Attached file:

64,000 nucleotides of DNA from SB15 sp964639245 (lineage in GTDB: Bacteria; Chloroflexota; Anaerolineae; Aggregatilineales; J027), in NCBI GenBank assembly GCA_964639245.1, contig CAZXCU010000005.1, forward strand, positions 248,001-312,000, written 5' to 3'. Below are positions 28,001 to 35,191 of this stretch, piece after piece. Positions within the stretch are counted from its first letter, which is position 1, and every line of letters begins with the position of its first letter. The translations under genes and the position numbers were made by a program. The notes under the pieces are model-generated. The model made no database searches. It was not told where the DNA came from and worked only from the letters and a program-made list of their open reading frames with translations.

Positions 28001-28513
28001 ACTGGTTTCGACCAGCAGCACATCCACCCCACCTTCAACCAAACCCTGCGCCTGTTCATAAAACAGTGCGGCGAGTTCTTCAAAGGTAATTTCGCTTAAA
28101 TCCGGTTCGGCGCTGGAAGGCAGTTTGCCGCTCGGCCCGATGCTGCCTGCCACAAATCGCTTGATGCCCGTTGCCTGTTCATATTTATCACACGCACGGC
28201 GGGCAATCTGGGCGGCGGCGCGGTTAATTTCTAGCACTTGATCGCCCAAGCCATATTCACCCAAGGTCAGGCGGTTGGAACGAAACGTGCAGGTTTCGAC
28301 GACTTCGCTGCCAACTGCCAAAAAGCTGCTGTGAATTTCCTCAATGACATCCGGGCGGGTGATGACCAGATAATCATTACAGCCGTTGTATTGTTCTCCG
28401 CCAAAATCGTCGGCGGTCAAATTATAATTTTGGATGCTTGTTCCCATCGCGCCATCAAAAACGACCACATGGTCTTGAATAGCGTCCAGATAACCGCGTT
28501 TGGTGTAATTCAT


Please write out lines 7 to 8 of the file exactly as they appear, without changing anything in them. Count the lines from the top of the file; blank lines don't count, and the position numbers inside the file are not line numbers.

28401 CCAAAATCGTCGGCGGTCAAATTATAATTTTGGATGCTTGTTCCCATCGCGCCATCAAAAACGACCACATGGTCTTGAATAGCGTCCAGATAACCGCGTT
28501 TGGTGTAATTCAT